Rainy season only encourages Costa Rica’s creatures to reproduce, and we’re invited to visit

A new theme park featuring butterflies, a frog pond and a meliponary (stingless bee hive) is open in a lush setting near Punta Uva beach in Costa Rica, on the edge of the Gandoca Manzanillo National Wildlife Refuge.

Did you know that, on average, only five percent of butterfly and frog eggs reach adulthood? The remaining 95 percent disappear due to predation and other natural causes.

That’s why Mariposario Ranario y Meliponario Punta Uva aims to help reproduce butterflies and frogs and incorporate them into the environment, while also increasing the number of stingless bees who will do their part with pollination.

Blue morpho butterfly at restBlue morpho butterfly at rest — Photo courtesy of Anthony

Costa Rica is home to nearly 1,500 species of butterflies, many of which can be observed here. The best time to see them is during rainy season, from June to November.

Watch them flit about and come to rest among the exotic flowers and plants that feed them, like the colorful bromeliads and heliconias that flourish all year long.

In addition to Costa Rica’s most famous butterfly – the blue morpho butterfly, with its exquisite shade of neon blue wings – keep your eyes peeled for the gigantic owl butterfly, the largest butterfly in Costa Rica. It boasts a wingspan of up to 20 centimeters, and it’s named for its owl-like eyespots on the underside of its wings.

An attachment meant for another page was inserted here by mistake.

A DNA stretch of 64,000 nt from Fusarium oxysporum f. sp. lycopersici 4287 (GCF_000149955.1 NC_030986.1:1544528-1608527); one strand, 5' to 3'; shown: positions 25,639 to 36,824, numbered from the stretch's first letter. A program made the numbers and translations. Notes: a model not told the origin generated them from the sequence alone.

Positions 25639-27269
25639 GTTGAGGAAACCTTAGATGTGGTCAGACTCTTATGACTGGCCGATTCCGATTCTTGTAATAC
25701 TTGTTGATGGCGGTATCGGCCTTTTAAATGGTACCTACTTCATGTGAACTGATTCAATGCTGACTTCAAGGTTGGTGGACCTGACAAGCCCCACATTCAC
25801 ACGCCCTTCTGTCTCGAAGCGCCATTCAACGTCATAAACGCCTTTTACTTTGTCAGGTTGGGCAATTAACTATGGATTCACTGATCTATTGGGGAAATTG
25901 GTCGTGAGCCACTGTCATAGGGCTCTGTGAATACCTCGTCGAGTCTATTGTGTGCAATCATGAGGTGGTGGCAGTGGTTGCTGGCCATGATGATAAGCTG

At this frog-friendly theme park, frogs are readily found in their natural habitat, free to leap and play wherever they please. Easily accessible paths have been created to guide visitors through the environment, making this place ideal to visit as a family with children.

A bridge in the center is surrounded by a lake, an inviting home for tadpoles that provides moisture and makes this one of the best vantage points for spotting frogs.

Finally, at Mariposario Ranario y Meliponario Punta Uva, you’ll discover the wonderful world of stingless bees, known as mariolas in Costa Rica.

The mariolas are bred in the meliponary, with five hives set among plenty of plants for pollen and honey. Look out for two other hives that grow naturally in the hollows of trees.

Mariolas are social insects that produce honey, wax, pollen and propolis, or bee glue – a sticky, resinous mixture typically dark brown in color that honey bees gather from tree buds and other botanical sources and then use as a sealant for small, open spaces in the hive. Larger spaces are usually filled with beeswax. 

Mariolas’ major benefit to nature is pollination, and their range of action is up to 600 meters, or about a quarter of a mile!





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